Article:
October Light by Alan Singer
This week in The New York Times, critic Michael Kimmelman remarked about the expansion of The Museum of Modern Art in Manhattan, that the new layout allows the curators to strike a new path by re-hanging the art to show the many diverse histories that visitors can see if they choose. Modern art is and has been much more diverse than has been expressed by our cultural institutions especially because they had so much invested in telling a story about a certain straight line ( from Impressionism thru Modernism ) - which left out loads of art workers from around the globe.
New book by artist and writer John Seed
Sometimes we get an inside story of that change of opinion, for how things should work. I read recently a new book by John Seed who comments about this in "My Art World". He has been published in the Huffington Post, and here in his new book he tells a story that begins on the west coast, and he brings us into contact with Bay area painters like Richard Diebenkorn, Nathan Oliveira, Joan Brown and art dealer Larry Gagosian, to name a few. John Seed writes a short chapter on Robert DeNiro, Sr. ( who I knew in New York City ) - and DeNiro's advice to John when he was a young artist was this: "Don't worry about whether your work looks like anyone else's....simply ask yourself as you work --is it any good?
"Ghost Ranch" by Beverly Rafferty
at Whitman Works Company
The implication is that we sometimes set up goals in artwork that cater to other people's opinions when we should really steer ourselves by our own compass. By doing this - you risk a lot, but stay true to yourself earning strength by maintaining your integrity. I got that feeling from looking at the paintings from one of our R.I.T. students: Beverly Rafferty who has a new show of landscape paintings she calls "The Romance of Western Vistas, or How The West Was One".
That her paintings have an attractive quality not only has to do with the view but also how that vista is conceived and executed. In particular, I liked one of her works ( "Ghost Ranch") that called to mind the artist Marsden Hartley. In Beverly Rafferty's painting there is a stony ledge and a foreground of fan shaped marks that blend and blur - which is kind of idiosyncratic.
Painter, Beverly Rafferty at Whitman Works on Penfield Road
I sometimes remind my students that when painting most artists don't set out to create a photo realist work - they really try to grapple with how to indicate what they see in front of them. Often it is the idiosyncrasy - that small special thing that happens in your work that gives it character - so be aware and don't remove it!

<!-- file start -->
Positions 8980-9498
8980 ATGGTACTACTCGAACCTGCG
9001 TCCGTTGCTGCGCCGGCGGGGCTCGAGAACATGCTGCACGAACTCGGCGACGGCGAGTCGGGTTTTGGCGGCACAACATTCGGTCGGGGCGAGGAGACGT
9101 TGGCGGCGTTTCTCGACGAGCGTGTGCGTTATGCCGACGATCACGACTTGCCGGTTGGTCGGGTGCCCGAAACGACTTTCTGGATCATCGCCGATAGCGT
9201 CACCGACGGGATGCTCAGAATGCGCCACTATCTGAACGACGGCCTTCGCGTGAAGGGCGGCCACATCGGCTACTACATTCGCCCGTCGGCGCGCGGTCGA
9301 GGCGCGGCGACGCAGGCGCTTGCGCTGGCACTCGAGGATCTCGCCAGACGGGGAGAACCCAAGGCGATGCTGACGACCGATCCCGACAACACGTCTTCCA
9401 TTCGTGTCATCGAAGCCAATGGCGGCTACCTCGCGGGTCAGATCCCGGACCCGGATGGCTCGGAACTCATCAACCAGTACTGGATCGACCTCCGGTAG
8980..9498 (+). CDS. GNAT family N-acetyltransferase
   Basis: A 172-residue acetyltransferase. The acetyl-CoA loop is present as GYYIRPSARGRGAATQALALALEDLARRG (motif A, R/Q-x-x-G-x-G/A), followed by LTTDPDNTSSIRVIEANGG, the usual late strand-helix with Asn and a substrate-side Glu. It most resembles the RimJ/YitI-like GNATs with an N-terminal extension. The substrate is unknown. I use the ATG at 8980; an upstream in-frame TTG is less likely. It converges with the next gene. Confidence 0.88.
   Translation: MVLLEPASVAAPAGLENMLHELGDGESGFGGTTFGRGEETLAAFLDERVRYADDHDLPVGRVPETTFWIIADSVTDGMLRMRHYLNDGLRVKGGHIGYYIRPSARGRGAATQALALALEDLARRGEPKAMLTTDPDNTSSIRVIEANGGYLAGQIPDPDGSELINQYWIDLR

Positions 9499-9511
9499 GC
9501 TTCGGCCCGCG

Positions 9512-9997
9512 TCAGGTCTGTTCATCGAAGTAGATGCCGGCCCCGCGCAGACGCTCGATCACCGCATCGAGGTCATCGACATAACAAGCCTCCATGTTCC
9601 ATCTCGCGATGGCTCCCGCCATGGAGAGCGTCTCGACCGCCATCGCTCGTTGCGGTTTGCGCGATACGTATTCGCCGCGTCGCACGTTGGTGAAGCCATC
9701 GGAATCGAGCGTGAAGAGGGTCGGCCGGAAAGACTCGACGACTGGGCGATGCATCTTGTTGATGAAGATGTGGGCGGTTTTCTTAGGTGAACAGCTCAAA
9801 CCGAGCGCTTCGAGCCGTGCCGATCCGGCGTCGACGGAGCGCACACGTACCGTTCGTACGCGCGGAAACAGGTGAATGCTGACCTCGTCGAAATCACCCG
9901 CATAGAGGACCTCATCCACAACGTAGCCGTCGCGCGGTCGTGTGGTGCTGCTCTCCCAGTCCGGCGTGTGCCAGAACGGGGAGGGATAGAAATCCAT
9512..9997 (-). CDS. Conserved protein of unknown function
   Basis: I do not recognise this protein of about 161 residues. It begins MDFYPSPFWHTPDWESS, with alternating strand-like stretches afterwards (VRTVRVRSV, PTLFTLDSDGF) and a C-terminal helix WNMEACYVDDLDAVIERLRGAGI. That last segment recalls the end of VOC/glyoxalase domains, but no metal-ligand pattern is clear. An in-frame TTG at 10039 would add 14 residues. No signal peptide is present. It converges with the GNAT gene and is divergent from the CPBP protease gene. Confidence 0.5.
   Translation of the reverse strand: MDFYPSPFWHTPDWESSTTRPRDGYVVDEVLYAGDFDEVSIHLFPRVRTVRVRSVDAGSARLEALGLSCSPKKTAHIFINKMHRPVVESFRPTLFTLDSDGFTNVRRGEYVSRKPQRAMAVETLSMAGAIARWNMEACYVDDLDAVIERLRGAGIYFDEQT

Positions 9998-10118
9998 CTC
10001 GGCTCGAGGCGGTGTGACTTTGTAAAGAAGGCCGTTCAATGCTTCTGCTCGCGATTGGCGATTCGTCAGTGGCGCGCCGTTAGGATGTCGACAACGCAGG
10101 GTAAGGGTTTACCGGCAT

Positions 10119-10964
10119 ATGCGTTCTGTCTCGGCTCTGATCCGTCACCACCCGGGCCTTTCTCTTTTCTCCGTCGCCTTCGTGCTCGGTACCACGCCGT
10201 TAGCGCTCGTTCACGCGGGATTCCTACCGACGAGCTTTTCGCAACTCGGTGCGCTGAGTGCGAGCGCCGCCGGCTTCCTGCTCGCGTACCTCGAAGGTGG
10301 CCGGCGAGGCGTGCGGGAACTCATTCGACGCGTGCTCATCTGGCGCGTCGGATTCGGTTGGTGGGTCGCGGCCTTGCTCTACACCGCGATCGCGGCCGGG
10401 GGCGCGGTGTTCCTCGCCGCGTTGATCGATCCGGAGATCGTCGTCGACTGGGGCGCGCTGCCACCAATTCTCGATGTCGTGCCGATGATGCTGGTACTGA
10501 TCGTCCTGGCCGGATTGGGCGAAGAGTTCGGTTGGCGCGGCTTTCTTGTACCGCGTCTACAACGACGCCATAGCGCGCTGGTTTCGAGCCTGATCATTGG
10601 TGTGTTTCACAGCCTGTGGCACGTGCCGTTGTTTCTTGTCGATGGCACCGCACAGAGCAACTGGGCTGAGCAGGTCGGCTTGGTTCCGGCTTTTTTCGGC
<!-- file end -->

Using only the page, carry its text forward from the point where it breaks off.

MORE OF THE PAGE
"State of the City" at RoCo
In the Flower City, we have had many wonderful events so far this month including "Current Seen" which is now on through November 17th, and last night was the member's preview at The Memorial Art Gallery of an exhibition of a collection of art by Alphonse Mucha. I found this show to be quite a revelation because I knew so little about this artist and his work as a graphic designer, printmaker and artist.
Memorial Art Gallery presents Alphonse Mucha
During the 1960s his work became famous ( once again ) because of a connection that was made between his art nouveau vision, and the hippies in San Francisco who were busy rolling their own joints. That drugs and the visions they induced were part of the mix here may cloud my memory, and I must admit that the art part of what Alphonse Mucha created was lost for a time, so I am glad that we have this chance to re-examine his life and his prolific outpouring of artistic creation.
Alphonse Mucha poster design
Now, we get a chance to study at length what this artist has brought to the world back when he was in his prime at the beginning of the 20th century. He was in demand for his art and illustration especially for poster designs. What we find in his work is a glorified vision of nature, often with a young model portrayed again and again. The story being told is not too different than it is now - a poster needs to get your attention and make the sale!
I will go back to study the effect of each work in the show. Opening night was so busy that I need some time to let it all soak in!
Alphonse Mucha sculptural portrait
at The Memorial Art Gallery
Rochester, New York